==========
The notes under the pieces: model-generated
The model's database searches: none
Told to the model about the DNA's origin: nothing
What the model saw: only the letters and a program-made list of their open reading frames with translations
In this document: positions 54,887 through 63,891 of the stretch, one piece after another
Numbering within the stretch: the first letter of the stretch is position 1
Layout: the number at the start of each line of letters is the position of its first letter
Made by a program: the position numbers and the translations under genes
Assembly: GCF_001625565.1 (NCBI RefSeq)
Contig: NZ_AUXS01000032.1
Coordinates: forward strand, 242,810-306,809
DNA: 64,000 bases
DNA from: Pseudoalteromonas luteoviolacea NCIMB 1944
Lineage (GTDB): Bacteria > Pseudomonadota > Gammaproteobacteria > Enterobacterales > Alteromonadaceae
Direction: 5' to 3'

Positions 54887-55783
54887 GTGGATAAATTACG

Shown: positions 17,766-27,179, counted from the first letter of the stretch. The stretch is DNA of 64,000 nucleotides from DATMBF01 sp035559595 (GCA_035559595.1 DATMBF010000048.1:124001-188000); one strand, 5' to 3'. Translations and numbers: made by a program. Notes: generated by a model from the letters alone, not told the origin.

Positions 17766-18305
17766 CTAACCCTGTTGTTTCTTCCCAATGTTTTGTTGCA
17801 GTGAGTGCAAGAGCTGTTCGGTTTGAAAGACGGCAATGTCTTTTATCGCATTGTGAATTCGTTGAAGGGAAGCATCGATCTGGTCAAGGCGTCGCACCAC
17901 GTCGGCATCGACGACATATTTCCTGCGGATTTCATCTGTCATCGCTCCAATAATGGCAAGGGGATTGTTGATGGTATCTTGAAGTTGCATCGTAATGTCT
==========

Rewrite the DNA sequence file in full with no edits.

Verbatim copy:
The notes under the pieces: model-generated
The model's database searches: none
Told to the model about the DNA's origin: nothing
What the model saw: only the letters and a program-made list of their open reading frames with translations
In this document: positions 54,887 through 63,891 of the stretch, one piece after another
Numbering within the stretch: the first letter of the stretch is position 1
Layout: the number at the start of each line of letters is the position of its first letter
Made by a program: the position numbers and the translations under genes
Assembly: GCF_001625565.1 (NCBI RefSeq)
Contig: NZ_AUXS01000032.1
Coordinates: forward strand, 242,810-306,809
DNA: 64,000 bases
DNA from: Pseudoalteromonas luteoviolacea NCIMB 1944
Lineage (GTDB): Bacteria > Pseudomonadota > Gammaproteobacteria > Enterobacterales > Alteromonadaceae
Direction: 5' to 3'

Positions 54887-55783
54887 GTGGATAAATTACG

Shown: positions 17,766-27,179, counted from the first letter of the stretch. The stretch is DNA of 64,000 nucleotides from DATMBF01 sp035559595 (GCA_035559595.1 DATMBF010000048.1:124001-188000); one strand, 5' to 3'. Translations and numbers: made by a program. Notes: generated by a model from the letters alone, not told the origin.

Positions 17766-18305
17766 CTAACCCTGTTGTTTCTTCCCAATGTTTTGTTGCA
17801 GTGAGTGCAAGAGCTGTTCGGTTTGAAAGACGGCAATGTCTTTTATCGCATTGTGAATTCGTTGAAGGGAAGCATCGATCTGGTCAAGGCGTCGCACCAC
17901 GTCGGCATCGACGACATATTTCCTGCGGATTTCATCTGTCATCGCTCCAATAATGGCAAGGGGATTGTTGATGGTATCTTGAAGTTGCATCGTAATGTCT